- I suppose those two factors led me to pay a tiny bit of attention to political matters, and I eventually found myself thinking that politics is important and interesting. My church in Brighton was seeking to serve the local community, and this led to contacts and constructive relationships with people involved in local politics. Being part of that church as we wrestled together with the issue of Christian involvement in politics helped me greatly in shaping my own views. (One friend from that church who was very involved in that is now a Green Party councillor in Brighton.) The 2010 General Election was the first that I really paid much attention to, with stimulating discussions on Tom King's blog, with the help of the Jubilee Centre's Votewise Now! book, and with the Green Party being very strong in Brighton, going on to win their first ever seat in Westminster in the constituency I was living in. Since then, I paid significant attention to the referendum on the Alternative Vote in 2011. And a couple of WYSOCS events in Leeds helped me considerably: a talk on the arms trade by Alan Storkey in October 2010, and a day in March 2011 on The Gospel's Green Light: Motives for Environmental Care.
23 Mar 2010
Right, I'm going to do something very countercultural, so hold tight. No, don't worry, I'm not going to leave Facebook or switch my mobile phone off. More radical than that: I'm going to tell you how I'm planning to vote in the next election.
Brighton Pavilion constituency, in which I live, is a three-way marginal between the Labour, Conservative and Green parties. I'm backing the Green Party candidate. Here's why.
- Like many, I find myself disillusioned with Labour and the Conservatives. Nothing excites me less than another parliamentary term under one or the other. I want to see real change, and for me that means a hung parliament after the next election, with greater representation for the smaller parties, and a gradual shift of power away from the Lab-Con establishment (or, more likely, a serious reform of one or both of those parties).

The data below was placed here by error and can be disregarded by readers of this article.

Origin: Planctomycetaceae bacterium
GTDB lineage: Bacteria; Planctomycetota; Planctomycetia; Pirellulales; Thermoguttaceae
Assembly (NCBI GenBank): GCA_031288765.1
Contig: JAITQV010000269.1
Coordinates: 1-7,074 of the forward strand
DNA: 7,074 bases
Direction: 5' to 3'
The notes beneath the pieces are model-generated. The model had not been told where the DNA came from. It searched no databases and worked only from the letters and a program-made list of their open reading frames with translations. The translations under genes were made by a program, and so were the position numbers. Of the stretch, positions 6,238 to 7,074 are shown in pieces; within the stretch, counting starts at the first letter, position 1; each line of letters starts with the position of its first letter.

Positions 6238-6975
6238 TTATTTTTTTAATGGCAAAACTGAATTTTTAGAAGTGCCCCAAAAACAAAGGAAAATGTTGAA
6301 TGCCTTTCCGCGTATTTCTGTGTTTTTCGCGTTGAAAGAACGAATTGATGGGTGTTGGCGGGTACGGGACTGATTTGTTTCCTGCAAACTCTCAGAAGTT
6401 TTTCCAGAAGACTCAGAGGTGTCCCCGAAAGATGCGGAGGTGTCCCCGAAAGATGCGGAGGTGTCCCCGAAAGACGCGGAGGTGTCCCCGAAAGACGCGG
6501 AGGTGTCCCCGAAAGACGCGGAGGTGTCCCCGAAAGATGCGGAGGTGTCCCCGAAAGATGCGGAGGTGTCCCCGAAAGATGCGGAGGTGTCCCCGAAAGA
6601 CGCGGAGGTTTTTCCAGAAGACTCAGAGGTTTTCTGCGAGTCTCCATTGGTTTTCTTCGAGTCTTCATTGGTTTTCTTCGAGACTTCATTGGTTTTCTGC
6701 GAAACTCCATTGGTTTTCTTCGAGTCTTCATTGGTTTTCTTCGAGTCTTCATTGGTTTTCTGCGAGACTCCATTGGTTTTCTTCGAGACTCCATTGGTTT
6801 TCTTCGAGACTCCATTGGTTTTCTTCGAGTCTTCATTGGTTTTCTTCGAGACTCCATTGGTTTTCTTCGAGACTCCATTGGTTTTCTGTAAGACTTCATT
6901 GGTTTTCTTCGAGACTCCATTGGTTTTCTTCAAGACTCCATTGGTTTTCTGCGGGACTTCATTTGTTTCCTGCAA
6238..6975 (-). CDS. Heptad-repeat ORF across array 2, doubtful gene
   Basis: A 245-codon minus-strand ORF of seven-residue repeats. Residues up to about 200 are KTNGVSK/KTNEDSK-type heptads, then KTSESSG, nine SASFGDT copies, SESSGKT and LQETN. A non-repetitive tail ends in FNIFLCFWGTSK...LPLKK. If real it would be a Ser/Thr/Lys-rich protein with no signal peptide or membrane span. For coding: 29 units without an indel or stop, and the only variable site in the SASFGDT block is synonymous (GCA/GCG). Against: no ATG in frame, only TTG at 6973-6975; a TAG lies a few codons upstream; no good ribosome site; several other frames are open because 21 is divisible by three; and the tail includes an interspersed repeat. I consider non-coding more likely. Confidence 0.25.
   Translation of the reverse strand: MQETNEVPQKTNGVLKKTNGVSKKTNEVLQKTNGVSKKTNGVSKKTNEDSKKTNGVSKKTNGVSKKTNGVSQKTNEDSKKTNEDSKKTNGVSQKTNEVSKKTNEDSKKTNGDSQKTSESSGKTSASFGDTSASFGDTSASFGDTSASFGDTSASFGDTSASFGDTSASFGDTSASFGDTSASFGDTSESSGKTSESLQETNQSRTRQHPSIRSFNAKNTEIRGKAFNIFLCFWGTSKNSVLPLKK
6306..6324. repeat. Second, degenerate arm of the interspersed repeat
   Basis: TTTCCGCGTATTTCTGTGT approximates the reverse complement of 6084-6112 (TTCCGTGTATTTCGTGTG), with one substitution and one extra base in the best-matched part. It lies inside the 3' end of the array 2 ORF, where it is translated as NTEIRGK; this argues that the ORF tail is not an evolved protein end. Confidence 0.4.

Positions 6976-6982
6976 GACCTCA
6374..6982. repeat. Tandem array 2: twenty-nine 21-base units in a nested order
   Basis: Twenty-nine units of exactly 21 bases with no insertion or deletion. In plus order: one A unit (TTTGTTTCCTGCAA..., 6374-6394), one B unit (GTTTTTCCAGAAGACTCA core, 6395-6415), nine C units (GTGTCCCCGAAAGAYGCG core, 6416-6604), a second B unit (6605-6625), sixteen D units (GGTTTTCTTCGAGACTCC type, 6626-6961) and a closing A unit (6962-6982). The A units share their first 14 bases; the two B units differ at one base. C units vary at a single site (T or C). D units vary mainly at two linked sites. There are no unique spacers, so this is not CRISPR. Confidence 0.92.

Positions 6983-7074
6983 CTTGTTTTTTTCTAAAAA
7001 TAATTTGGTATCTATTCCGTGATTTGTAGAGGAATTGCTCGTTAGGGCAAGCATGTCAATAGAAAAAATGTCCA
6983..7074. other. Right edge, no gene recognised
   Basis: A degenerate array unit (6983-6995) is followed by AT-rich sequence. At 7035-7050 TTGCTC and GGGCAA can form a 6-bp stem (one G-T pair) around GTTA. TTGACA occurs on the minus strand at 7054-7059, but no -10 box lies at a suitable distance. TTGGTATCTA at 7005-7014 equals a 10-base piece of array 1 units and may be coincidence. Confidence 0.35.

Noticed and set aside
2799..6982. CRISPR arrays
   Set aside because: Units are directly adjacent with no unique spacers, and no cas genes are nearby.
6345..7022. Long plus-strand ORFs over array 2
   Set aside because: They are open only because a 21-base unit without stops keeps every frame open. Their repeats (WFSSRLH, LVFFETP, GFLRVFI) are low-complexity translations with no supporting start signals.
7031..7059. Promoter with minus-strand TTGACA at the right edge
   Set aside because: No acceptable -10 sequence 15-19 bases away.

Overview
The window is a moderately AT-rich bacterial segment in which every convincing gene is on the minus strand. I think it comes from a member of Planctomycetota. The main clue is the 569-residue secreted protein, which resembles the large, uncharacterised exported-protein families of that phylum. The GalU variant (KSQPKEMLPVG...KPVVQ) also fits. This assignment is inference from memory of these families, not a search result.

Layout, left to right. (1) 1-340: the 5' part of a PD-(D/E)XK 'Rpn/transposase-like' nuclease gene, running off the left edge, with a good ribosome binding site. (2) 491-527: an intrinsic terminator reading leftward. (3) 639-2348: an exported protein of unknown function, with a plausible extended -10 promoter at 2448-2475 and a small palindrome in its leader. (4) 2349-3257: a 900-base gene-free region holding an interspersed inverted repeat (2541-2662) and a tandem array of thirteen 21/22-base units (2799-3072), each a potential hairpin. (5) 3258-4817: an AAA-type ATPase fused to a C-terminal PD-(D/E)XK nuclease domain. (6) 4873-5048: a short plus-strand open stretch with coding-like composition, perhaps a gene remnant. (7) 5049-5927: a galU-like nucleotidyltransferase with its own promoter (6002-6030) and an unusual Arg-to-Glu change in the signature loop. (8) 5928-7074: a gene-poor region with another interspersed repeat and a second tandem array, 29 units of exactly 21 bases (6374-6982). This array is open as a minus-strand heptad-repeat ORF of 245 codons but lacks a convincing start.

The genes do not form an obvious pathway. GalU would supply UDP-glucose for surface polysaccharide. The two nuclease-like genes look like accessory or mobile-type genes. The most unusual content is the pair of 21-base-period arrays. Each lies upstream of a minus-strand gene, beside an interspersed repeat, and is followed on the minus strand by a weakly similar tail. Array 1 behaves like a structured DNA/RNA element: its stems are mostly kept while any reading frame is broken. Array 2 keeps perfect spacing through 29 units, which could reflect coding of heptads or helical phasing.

- The Green Party is a significant force in British politics, with numerous Green councillors and two Green MEPs. However, of the 646 seats in the Commons, not one is occupied by a Green Party representative. This is a consequence of our silly "first-past-the-post" voting system. Now, even though I don't agree with all of their policies, I'm not a Green Party member, and I don't think I'd want a Green Government, I do want there to be a Green voice in the Commons. That can happen only if they get a majority of the votes in at least one constituency. Brighton Pavilion is their best chance yet, and a very realistic chance at that.
- There are many things I like about the Green Party. I've been very impressed with the local party, its members and councillors, and think they are doing a great job at making Brighton a better place. There's a certain freshness, authenticity and transparency to the way the party functions. Their policies are much wider than environmental issues and I like the sound of a lot of them (for example, they don't idolize the free market economy).
- Caroline Lucas MEP, the party leader and their candidate for Brighton Pavilion, has been on the BBC twice this week, and has confirmed what I thought already, that she is an able, intelligent and articulate politician with great integrity. But you can judge for yourself: Question Time (available for ages), and Straight Talk (available for the next few days).
Anyway, enough of this crazy political stuff...
5 Feb 2010
I'm quite excited about this General Election thing. For one thing, struggling to overcome my very British apathy and cynicism, I'm beginning to find politics vaguely interesting. And I find myself in one of the most interesting constituencies for the coming election. A Conservative stronghold from its creation in 1950 until 1997, the Brighton Pavilion seat was gained by Labour in 1997. With the current MP due to retire, many people consider the frontrunner to be Caroline Lucas MEP, the leader of the Green Party. And, for the first time ever for a UK parliamentary seat, the shortlist is going to be all female, with the four major parties all fielding female candidates. Here's a video about the situation from the Guardian's Comment is free pages: